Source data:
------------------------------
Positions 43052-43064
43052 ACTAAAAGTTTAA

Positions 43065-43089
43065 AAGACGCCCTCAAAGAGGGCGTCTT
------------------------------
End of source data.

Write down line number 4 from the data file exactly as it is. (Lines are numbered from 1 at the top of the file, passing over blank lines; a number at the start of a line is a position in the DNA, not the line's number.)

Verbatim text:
43065 AAGACGCCCTCAAAGAGGGCGTCTT